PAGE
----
Thoughts on the Winter Garden

I come from a gardening family, and at this time of year, I’m biding my time until garden season. My great grandfather was listed in the 1930 Census as “Superintendent” for an “Orchard Farm.” This was Mt. Pleasant Orchard on … Continue reading

New York Disappeared: The West Side Highway

I love this Super 8 of the abandoned elevated West Side Highway, built in 1937. On December 15, 1973, it collapsed under the weight of a truck that was working on repairs to the road. The abandoned roadway became a place to … Continue reading

Stack Lurker: Some Love for Libraries

In late 2009, I was on the dating circuit. Via Match.com and OKCupid, I was meeting a couple of new potential beaus each week. To one, I mentioned that I loved libraries and that I had just been in one … Continue reading

Transit Tuesday: The Train Station

Bumping around the Internet, I came upon this group of images of North American train stations. Some I recognized, while others were from towns I have never considered. As I looked at the first photos, more photos kept loading, until … Continue reading

It’s Friday! Do “The Baltimore”

While I think the city of Baltimore had little to do with inspiring the creation of this dance tune by Fred Rich and the Hotel Astor Orchestra, this 1928 ditty is well equipped to send us into the weekend. Click … Continue reading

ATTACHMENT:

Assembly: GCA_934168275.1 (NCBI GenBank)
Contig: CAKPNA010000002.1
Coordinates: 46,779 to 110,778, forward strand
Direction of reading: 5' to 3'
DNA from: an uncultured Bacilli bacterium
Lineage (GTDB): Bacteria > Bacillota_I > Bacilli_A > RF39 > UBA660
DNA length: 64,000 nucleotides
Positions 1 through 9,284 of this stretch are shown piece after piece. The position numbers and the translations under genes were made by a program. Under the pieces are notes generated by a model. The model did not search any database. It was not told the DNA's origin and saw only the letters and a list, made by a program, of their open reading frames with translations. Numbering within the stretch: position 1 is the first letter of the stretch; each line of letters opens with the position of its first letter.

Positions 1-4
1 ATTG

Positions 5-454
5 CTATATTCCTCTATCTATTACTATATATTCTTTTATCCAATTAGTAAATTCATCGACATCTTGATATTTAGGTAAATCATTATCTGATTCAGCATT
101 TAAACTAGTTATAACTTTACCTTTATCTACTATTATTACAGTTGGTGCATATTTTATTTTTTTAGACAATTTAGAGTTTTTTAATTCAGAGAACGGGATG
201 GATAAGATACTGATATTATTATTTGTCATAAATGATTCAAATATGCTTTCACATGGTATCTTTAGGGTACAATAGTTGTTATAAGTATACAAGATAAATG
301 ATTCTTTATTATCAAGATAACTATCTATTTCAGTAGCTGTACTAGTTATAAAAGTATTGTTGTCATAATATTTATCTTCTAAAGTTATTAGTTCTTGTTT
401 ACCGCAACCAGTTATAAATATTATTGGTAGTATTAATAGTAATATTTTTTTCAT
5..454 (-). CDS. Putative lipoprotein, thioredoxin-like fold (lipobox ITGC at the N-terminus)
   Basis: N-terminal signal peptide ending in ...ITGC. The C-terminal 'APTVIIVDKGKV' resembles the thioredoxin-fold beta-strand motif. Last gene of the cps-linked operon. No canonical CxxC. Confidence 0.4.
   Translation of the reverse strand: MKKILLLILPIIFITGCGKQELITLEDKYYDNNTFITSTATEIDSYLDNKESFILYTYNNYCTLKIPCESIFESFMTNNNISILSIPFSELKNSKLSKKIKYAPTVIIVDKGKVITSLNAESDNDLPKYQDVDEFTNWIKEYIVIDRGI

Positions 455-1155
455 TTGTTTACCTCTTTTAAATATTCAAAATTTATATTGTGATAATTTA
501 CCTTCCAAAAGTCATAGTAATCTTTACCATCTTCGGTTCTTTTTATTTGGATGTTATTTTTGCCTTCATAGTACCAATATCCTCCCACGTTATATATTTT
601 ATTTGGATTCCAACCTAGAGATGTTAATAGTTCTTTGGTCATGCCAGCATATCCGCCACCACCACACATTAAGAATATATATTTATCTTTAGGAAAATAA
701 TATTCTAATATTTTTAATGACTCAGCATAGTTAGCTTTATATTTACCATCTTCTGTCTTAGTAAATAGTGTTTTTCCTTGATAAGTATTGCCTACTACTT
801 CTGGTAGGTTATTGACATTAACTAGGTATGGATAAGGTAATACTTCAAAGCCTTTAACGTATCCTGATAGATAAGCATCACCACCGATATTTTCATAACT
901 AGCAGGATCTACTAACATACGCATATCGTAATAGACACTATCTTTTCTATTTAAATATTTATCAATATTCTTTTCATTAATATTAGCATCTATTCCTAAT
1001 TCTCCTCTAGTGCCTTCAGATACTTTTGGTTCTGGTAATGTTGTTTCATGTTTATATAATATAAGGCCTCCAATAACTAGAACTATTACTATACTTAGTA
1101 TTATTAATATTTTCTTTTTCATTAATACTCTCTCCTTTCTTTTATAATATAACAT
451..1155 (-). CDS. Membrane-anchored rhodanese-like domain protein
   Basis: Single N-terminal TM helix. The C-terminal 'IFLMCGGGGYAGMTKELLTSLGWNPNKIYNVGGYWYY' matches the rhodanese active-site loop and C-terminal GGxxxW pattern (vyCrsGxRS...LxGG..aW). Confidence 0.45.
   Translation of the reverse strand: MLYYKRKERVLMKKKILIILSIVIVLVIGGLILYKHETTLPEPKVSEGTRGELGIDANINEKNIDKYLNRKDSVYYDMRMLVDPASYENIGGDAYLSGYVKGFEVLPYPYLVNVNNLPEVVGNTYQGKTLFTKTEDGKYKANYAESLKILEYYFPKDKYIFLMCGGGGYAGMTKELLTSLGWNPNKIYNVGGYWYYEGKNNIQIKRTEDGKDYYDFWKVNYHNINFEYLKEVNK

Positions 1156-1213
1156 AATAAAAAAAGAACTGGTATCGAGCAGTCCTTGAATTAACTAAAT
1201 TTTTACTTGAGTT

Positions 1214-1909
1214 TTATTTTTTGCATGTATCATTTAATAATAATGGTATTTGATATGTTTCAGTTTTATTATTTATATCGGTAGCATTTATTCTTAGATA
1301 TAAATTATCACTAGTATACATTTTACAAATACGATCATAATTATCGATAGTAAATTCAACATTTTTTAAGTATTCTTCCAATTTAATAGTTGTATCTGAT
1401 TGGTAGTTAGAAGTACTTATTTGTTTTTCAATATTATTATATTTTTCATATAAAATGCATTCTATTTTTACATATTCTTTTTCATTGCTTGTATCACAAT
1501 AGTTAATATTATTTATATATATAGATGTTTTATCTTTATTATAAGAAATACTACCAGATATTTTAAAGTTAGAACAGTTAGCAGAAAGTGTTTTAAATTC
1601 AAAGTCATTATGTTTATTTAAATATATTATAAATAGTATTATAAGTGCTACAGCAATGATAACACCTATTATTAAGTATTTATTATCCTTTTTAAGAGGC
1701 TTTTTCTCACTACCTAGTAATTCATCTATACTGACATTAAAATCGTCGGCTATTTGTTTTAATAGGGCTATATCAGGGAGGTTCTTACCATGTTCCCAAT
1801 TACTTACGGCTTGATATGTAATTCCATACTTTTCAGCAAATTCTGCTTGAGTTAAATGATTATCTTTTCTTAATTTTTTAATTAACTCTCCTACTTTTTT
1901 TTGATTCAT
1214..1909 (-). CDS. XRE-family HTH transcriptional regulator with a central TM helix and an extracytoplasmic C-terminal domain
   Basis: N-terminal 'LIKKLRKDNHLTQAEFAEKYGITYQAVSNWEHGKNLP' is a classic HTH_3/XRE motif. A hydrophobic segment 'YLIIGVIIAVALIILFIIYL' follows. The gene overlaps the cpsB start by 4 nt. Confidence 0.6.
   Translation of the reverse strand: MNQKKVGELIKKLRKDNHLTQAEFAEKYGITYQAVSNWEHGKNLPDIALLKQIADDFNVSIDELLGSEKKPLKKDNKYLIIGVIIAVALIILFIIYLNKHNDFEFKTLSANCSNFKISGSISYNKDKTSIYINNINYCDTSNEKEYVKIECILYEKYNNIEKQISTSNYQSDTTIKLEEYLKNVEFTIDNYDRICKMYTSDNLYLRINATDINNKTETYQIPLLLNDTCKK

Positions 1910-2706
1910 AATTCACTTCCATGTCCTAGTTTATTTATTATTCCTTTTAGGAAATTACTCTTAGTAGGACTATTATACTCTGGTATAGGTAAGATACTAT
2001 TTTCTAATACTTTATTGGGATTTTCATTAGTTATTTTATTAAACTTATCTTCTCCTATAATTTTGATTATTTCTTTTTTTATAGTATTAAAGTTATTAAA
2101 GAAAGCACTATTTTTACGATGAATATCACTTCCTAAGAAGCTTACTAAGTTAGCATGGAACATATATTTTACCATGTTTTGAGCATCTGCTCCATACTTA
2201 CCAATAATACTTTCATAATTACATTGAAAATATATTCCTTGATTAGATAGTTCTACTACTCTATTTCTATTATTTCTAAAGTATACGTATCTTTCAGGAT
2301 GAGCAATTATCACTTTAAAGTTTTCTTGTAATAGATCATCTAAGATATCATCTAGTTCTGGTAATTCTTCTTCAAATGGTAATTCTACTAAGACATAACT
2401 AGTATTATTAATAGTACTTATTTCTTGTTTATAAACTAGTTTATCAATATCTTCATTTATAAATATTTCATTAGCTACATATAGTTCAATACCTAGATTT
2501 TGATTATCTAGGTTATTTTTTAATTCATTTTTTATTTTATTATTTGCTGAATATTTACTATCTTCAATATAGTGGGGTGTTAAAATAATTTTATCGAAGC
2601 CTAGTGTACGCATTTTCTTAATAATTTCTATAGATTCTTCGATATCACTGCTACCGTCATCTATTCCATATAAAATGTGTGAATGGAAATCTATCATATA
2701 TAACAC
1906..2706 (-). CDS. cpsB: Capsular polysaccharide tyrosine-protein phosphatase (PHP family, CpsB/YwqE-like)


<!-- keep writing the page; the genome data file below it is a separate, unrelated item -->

Digging Up My Ancestors

Click here for the first post on the Cole Cemetery relocation. My mother and I were standing in the Target parking lot in Aberdeen one cool and sunny Saturday morning in April 2010. We weren’t there to shop for hair … Continue reading

Transit Tuesday: New York Penn Station

New York Penn Station, thy name is Melancholy. More than one website chronicles the beauty lost that was Penn Station, so I’ll skip the details about McKim, Mead, and White, Jane Jacobs, and Madison Square Garden. But every time I … Continue reading

Vaccination – for one, for everyone

The year is 2012. One of the greatest inventions to bolster human health – vaccinations – are a part of history. Scientists have spent over two hundred years creating vaccinations to prevent lethal and crippling diseases that threatened families, towns, … Continue reading

What’s on the Menu? at NYPL – Fun and Volunteerism for Foodies

For those of us into food history, the New York Public Library has a fondant of a project: online transcription of their menu collection. Repositories such as libraries and archives are trying to meet the demand for online access to … Continue reading

It’s Here! The 1940 Census

In April of 1940, there were just over 132 million Americans. Today, after the obligatory 72 year wait to protect the privacy of the living, the National Archives and Records Administration will open the records that documented the basic details … Continue reading